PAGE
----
7. You are getting MUCH better. I am getting picky here since I think you did a good job. When I click on the photo, I notice that the fly body has guard hairs sticking out of the dubbing. The original adams was tied with muskrat underfur fur that was untanned and therefore still has the natural oil on the underfur to make it waterproof and help the fly float. Grab the fur between the thumb and forefinger of left hand and cut the fur off at the skin. Now grab the bottom the cut fur with the thumb and forefinger of your right hand. Now grab the guard hairs, which are the long hairs that stick out and pull them out. That will leave just the soft underfur. Now when you dub the body, there will be no long hairs sticking out. The fly body will be smooth. You can trim the guard hairs off if this fly for a smoother body, The back of dubbed fly body goes Slightly too far back just slightly past where the hook starts to bend. It makes the fly body just slightly too long. I mention this just so you will notice it. These are very MINOR faults and really make no difference on how the fly will fish. So for the next Adams, pick out the guard hairs out of the fubbing, use the proper tail hackle, and dub a slightly thinner body. You have done very well in a short time!
  8. Palmered hackle length on a dry fly should be about 1.5 times the hook gap. Proportions are key. Fly proportions are judged relative to the length of the fly body. The hook length determines body length so measure the length of the material whether it be hackle, wings, or tailing material against the hook to determine where the tie in point is on the material to get the right length on the fly. For example, I tie the hackle on a dry fly about the length of the fly body so to find hackle of the correct length, I measure it against the length of the hook shank. Here is some suggested reading to get you on the right track. http://www.sexyloops.com/flytying/proportion.shtml https://www.flyfisherman.com/editorial/tying-flies-beautiful-flies/151957 https://www.flyfisherman.com/editorial/tying-flies-beautiful-flies/151957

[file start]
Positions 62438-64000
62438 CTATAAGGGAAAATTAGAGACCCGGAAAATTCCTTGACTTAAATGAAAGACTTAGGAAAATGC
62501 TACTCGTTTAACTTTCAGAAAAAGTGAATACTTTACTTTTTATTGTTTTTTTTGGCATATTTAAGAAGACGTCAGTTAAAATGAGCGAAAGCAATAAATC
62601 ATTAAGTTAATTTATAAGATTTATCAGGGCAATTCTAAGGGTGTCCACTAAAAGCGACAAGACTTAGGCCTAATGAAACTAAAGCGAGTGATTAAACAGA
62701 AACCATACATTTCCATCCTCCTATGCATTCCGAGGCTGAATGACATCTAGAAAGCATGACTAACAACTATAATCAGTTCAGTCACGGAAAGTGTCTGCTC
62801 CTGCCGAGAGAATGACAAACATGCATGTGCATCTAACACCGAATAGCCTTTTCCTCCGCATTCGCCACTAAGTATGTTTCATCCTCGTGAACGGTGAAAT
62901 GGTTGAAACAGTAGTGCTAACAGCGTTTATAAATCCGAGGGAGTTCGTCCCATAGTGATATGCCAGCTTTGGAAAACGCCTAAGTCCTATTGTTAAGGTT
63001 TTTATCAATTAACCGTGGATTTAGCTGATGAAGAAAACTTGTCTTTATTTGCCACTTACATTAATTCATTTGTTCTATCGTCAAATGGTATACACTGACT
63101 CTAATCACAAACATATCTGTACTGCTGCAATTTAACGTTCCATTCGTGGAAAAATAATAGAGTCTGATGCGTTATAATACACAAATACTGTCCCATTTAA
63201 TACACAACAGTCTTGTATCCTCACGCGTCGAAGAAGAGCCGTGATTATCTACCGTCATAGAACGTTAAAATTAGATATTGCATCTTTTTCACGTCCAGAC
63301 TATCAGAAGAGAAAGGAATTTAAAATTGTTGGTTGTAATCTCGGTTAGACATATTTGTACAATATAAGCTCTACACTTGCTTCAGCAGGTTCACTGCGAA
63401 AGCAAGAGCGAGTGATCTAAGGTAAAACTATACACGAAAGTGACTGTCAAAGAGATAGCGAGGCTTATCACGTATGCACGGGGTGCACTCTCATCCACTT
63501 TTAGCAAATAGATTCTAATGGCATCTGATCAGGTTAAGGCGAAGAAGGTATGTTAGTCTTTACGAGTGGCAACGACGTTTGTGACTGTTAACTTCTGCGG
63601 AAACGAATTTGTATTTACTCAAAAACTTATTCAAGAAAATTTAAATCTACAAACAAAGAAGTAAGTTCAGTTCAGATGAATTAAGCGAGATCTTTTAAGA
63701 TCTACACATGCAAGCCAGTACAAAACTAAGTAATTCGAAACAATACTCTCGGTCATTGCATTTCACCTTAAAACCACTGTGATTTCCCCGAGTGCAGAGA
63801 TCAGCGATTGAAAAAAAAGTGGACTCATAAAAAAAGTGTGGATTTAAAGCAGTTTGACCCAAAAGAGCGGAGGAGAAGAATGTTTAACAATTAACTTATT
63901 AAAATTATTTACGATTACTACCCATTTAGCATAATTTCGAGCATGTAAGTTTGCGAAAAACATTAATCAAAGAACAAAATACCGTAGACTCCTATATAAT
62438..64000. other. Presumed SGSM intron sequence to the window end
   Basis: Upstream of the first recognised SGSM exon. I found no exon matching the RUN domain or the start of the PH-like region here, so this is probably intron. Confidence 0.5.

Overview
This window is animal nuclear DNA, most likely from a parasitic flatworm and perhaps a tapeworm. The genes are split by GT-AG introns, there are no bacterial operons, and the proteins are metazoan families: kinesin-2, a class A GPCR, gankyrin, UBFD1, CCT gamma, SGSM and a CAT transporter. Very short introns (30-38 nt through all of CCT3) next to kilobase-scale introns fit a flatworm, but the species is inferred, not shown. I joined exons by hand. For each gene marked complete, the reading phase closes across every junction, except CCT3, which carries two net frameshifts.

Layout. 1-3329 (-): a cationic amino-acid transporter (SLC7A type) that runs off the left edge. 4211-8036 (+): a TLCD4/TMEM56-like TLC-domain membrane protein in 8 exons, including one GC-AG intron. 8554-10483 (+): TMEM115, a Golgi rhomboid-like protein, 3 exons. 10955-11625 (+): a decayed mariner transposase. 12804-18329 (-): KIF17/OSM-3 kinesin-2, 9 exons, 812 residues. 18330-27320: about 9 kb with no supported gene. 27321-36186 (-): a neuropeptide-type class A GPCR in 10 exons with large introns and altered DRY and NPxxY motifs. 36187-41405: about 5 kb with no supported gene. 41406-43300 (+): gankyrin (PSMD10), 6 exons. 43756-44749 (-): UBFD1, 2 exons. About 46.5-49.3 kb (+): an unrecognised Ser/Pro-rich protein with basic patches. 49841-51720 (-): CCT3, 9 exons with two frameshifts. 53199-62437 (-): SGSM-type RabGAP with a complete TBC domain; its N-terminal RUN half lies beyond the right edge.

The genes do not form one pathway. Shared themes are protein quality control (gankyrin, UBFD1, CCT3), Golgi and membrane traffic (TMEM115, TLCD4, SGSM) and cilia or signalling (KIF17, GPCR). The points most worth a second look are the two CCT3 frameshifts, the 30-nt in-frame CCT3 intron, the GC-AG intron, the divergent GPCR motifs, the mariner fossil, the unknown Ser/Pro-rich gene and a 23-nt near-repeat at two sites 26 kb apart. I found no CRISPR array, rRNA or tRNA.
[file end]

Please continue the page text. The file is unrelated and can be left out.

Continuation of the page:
9. Epistemology is the theory of knowledge. It is the study of how we justify what we believe to be true. Even if we did not know that trout see the same colors that we do, the simple fact is that we can only imitate what WE SEE. Suppose that trout could see into the ultraviolet or infrared spectrum. How can we imitate that color if we cannot see that the natural insect reflects colors in that spectrum. The obvious answer is that we cannot. We cannot know what we do not know!
  10. Trout essentially see the same colors that we do but they see very poor detail since the trout retina does not have a macula. Read Gordon Byrnes article on trout vision: https://www.flyfisherman.com/editorial/how-trout-see/454967
  11. Thanks for the vote of confidence. Here's a post about my resin from a member of The Fly Tying Forum.
  12. John, I wrote some instructions on how to dub fly bodies on the link below with following comment by noted fly tyer Al Beaty.